Explore Lincoln County, Kentucky

Tour curated by: The ExploreKYHistory Team

Lincoln County is home to some of Kentucky's earliest and most fascinating history. It was originally one of the first three counties formed in what would become the Commonwealth of Kentucky. Lincoln County was home to some of the state's most influential early settlers and leaders. Men such as Isaac Shelby, who was a future two-time governor, and Benjamin Logan and William Whitley, both of whom paved the way for thousands of the state's first pioneers. They all made history in Lincoln County. The county was also the location of significant early forts and settlements, including Logan's and Carpenter's Stations. In addition, church congregations established long ago still remain a prominent part of the county's present.

Lincoln County was named for Benjamin Lincoln, a Revolutionary War hero. It became known for its location along part of the Wilderness Road, and later as the home of a noted hydrotherapy resort at Crab Orchard Springs. A Swiss-German community at Ottenheim was also influential to the county's history. Lincoln County was also the home to military heroes like Marine Private First Class William B. Baugh, who earned the Medal of Honor in Korea, and the scene of a tragic crash of a military bomber in 1966. It was where accomplished educator Sophia Alcorn was born, and where former slave Napoleon Bonaparte Hays started a freedmen's community.

We hope you will use this app to better understand the important part Lincoln County had played in Kentucky history.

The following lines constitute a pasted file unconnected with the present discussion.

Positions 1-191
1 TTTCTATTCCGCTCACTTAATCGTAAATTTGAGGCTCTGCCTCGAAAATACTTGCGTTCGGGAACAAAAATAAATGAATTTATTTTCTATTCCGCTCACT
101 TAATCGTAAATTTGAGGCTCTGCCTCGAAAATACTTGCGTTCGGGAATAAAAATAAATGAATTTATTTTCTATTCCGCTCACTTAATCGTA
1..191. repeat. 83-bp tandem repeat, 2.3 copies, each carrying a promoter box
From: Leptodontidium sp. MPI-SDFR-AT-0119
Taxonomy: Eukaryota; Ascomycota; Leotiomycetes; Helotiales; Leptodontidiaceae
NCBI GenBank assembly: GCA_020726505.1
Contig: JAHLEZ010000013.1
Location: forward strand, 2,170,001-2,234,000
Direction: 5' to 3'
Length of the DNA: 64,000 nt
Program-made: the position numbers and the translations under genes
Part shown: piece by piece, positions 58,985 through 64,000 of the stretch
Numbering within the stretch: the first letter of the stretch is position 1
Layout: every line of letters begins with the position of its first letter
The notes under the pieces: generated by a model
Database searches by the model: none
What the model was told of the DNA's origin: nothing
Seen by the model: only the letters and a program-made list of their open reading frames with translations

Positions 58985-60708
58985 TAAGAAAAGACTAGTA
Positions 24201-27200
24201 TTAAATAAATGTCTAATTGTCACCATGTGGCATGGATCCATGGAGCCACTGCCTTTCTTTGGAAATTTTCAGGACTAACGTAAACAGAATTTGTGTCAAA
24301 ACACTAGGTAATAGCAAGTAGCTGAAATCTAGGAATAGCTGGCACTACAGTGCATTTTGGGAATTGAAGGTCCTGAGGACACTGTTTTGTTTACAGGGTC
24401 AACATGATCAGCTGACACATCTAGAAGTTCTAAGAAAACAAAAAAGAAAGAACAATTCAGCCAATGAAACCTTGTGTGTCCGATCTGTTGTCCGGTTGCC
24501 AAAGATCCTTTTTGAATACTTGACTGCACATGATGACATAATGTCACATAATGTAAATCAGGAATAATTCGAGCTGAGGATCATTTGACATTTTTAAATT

Locations for Tour

Historical Marker #2268 in Lincoln County notes the location of Boneyville, an "emancipation" or "free town" formed in the years immediately following the Civil War. Numerous small, rural, African American communities sprang up…

Historical Marker #2135 in Lincoln County marks the home of noted teacher Sophia Alcorn, who worked extensively with hearing and vision impaired students during the early twentieth century. Born in Stanford in Lincoln County on August 3, 1883,…

Historical Marker #1564 in Stanford notes the birthplace of Lt. Richard Caswell Saufley, who was a pioneer in military aeronautics. Saufley was born in Stanford, Kentucky, on September 1, 1885. After attending Centre College in Danville up to his…

Historical Marker #2433 near Stanford remembers Bright's Inn, an important stage coach stop on the Wilderness Road between Cumberland Gap and Louisville. Travel in the early nineteenth century could be a trying experience. If the modes of…

Historical Marker #1328 in Lincoln County remembers Captain George Givens and his remarkable military service to his country. Givens was born in Orange County, Virginia, in 1740. His Irish immigrant father died before he was born, but made…

Historical Marker #1203 near Hustonville remembers Carpenter's Station, which was one of the early frontier settlements in Lincoln County. Service during the Revolutionary War allowed many Virginia veterans to claim lands in what became the…

Historical Marker #2410 in Stanford notes the role that Cherokee Indians played in the settlement of Kentucky, and thus the westward expansion of the United States. Cherokee Indians are believed to have lived and hunted in what became Kentucky for…

Historical Marker #774 commemorates the namesake of Lincoln County, Benjamin Lincoln, an American general during the Revolutionary War. Although Lincoln County was named after him, General Lincoln was not from, nor did he live, in Lincoln County or…